done a good job with the chainsaw spot. Even the lanky, skittish, perfectly coiffed actor they’d hired hadn’t been a disaster, once he’d gotten a little direction.
Julius Deming, his face white as a billiard ball and nearly as shiny, pushed his glasses up his nose and said, “I don’t know, Babcock. Lionel’s been dressing awful
lately.” He reached over and fingered his employee’s expensive silk tie. “Could be he’s
to find Mr. Right.” And at the sight of Lionel’s face, which now fell into a silent-movie spasm of horror, he and the others laughed all the harder.
Deming thumped Lionel on the shoulder to show him he hadn’t meant it, and then Perlman gave him a thwack as well, and Babcock Magellan punched his arm and winked at him — an almost unprecedented sign of favor. And then all four men looked at their watches, congratulated themselves on a job well done, and filed out of the studio and into the parking lot, where they paused to congratulate themselves one last time before getting into their cars.
“Well done, assholes,” said Magellan as he depressed the button on his keychain that deactivated the auto-theft alarm in his Jaguar. “Didn’t think you cocksuckers could pull it off.”
“Well, now you know what a couple of real men can do with one of your cheap-shit production budgets,” said Deming with a cocky smile as he unlocked the door of his Saab.
“Kiss my ass,” said Magellan as he slipped into the Jaguar’s driver’s seat.
that,” said Lionel from out the window of his Celica.
“You oughtta know,” countered Perlman from his BMW, prompting a last spate of laughter.
They all agreed to meet again in the edit suite the next day, then started their engines, backed up one by one, and rolled out of the fenced-in parking lot in single file (Magellan first, of course, and Lionel last).
And Deming drove home to his wife Peg, and Perlman drove home to his wife Becca, and Magellan drove home to his wife Dolores (but not before stopping to see his mistress Wilma).
And Lionel didn’t drive home at all. He started out in that direction, but after fifteen minutes a storm of recrimination and self-loathing and anxiety overwhelmed him, and he knew he needed immediate release or he’d do something desperate, like swing his car into the path of oncoming traffic.
From the highway he could see a shopping mall, its parking lot empty at this late hour. He headed down the next exit ramp and made his way there.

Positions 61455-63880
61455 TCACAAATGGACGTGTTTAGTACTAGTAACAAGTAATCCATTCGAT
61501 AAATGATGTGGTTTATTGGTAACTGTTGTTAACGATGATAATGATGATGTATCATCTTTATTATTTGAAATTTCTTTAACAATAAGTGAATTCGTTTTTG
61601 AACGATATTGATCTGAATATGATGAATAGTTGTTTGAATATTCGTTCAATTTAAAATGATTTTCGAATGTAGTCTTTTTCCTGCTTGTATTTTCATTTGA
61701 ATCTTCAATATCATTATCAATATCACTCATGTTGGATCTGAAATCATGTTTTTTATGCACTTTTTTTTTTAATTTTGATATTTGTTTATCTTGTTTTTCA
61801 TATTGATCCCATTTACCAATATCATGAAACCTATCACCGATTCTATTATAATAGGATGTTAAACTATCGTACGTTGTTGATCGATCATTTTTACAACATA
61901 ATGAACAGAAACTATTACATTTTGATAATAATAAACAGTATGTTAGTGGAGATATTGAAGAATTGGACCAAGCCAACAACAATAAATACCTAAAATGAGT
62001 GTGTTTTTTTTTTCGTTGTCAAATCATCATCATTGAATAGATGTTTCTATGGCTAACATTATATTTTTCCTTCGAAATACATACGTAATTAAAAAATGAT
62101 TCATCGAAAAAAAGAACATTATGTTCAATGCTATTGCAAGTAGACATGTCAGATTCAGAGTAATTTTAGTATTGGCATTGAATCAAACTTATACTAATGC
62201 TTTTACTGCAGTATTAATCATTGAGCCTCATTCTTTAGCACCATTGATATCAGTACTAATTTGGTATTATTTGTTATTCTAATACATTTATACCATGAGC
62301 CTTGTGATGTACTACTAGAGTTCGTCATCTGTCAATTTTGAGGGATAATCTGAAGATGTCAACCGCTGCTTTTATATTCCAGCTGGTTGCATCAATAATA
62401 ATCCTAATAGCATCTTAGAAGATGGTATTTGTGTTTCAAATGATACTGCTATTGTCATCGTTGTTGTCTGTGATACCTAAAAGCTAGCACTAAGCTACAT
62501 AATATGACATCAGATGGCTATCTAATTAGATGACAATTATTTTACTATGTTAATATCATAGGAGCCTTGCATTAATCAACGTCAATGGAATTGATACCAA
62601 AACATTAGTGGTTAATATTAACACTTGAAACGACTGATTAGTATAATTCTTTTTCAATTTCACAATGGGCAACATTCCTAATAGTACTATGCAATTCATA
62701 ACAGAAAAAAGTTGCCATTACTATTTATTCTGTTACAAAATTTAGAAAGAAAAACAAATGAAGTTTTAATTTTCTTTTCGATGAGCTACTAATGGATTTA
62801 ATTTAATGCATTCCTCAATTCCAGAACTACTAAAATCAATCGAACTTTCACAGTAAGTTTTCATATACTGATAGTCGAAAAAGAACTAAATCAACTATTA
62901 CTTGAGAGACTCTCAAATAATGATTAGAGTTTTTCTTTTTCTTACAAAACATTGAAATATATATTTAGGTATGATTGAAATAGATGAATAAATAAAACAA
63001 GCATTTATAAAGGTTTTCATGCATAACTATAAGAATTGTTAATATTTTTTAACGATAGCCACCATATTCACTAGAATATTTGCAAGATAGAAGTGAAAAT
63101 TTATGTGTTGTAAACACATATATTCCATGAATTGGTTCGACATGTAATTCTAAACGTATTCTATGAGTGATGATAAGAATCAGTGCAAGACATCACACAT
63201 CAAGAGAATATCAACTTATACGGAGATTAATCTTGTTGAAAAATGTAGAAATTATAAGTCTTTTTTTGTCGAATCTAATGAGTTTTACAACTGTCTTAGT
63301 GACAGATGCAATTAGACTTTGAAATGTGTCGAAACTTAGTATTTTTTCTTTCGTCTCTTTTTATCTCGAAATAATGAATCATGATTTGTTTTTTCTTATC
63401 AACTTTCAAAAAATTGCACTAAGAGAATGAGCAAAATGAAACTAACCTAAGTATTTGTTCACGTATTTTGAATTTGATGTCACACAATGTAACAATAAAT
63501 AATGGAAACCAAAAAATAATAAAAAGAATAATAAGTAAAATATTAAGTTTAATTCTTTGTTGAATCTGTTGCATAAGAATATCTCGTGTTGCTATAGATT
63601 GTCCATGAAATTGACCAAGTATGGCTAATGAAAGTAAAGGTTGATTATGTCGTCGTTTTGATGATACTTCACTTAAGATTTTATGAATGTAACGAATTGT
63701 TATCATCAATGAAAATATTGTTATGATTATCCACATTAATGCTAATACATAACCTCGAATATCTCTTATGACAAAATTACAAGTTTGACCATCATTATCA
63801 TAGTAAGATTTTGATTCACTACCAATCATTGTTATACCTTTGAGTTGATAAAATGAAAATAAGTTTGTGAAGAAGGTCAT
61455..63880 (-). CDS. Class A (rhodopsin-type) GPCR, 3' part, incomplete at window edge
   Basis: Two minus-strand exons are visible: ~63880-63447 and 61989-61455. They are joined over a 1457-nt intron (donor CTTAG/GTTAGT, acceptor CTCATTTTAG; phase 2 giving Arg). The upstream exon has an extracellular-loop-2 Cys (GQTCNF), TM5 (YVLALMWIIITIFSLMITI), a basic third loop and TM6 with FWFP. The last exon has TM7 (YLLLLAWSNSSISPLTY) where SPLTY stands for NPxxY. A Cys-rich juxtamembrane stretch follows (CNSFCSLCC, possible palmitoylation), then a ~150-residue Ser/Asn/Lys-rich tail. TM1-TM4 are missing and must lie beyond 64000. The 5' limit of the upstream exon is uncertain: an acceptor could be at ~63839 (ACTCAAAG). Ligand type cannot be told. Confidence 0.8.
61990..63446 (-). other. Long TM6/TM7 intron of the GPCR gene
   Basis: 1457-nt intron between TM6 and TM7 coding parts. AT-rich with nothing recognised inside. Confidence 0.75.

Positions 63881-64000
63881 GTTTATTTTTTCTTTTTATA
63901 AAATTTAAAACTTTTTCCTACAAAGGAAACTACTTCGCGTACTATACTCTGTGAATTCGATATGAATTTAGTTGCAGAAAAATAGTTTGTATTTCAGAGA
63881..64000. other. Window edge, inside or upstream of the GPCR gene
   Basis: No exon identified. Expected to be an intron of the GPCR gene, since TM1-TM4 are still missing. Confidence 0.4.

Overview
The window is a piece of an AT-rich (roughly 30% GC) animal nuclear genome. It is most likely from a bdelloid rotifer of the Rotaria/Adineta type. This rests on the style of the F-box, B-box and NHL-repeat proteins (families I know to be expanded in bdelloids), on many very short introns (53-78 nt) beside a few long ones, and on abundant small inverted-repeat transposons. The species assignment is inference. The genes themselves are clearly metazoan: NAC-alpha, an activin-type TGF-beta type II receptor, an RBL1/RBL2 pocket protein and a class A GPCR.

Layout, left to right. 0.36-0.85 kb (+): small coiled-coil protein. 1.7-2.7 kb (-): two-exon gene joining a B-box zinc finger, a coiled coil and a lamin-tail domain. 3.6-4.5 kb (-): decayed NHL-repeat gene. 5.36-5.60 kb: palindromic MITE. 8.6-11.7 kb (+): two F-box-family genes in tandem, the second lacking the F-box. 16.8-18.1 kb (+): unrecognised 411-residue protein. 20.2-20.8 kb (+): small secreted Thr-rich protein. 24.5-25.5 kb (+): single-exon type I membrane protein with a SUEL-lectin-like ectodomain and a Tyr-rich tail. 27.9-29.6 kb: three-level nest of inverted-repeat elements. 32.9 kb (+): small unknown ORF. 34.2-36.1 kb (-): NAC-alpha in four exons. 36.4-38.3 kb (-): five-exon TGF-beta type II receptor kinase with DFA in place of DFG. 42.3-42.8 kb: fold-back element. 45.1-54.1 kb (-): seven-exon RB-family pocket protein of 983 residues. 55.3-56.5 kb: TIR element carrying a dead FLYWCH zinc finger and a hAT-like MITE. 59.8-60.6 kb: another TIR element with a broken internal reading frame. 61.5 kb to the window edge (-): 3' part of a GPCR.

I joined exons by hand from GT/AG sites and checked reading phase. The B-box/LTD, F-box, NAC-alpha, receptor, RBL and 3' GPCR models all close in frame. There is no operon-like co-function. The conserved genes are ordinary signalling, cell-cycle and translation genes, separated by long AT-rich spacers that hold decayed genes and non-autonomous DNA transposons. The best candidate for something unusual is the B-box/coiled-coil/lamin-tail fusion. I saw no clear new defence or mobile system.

He drove to the farthest side of the lot, where the trees were most concealing and the light from the overhead lamps most indirect.
He rested his head on the steering wheel and tried to get a grip on himself, but every time he closed his eyes, one image conjured itself up: that of the actor leaving the set, of those splendid buttocks tucked so beautifully into the faded workman’s jeans he’d worn for the filming. It had seemed to Lionel that, at alternating steps, each cheek had waved a sad little farewell to him, their ardent admirer for so many hours that day.
Finally, he could stand it no longer. He unzipped his fly, picked up his car phone, and spent forty-five budget-smashing minutes dialing the numbers he’d come to know by heart: 1-900-BOY-TOYZ, 1-900-HOT-GUYZ, 1-900-CUM-QUIK …
Hackett Perlman didn’t so much step into Lionel’s office as insinuate himself in; that was his way. He was a slippery man, reptilian, and whenever he sat in the chair that faced Lionel’s desk and crossed his legs, Lionel couldn’t help thinking of a snake coiling its body before striking.
“Got some news,” he said, staring Lionel in the face with a cold smile that said,
I know all your secrets and will not keep them.
It was the look he gave everybody, and one of the chief reasons for his success; it put all of his subordinates in a state of anticipatory terror of him, as though he were a vampire or a Kamikaze pilot or some other inscrutable, alien-brained villain. But Lionel was accustomed to his air of B-movie menace, and knew it was no more than a strategically adopted pose.
He closed his radio rate book and pushed it aside, then sat back in his chair and put his hands behind his head. He thought this attitude made him look very heterosexual. For added points, he rocked the chair back and forth. “Good news or bad?” he asked.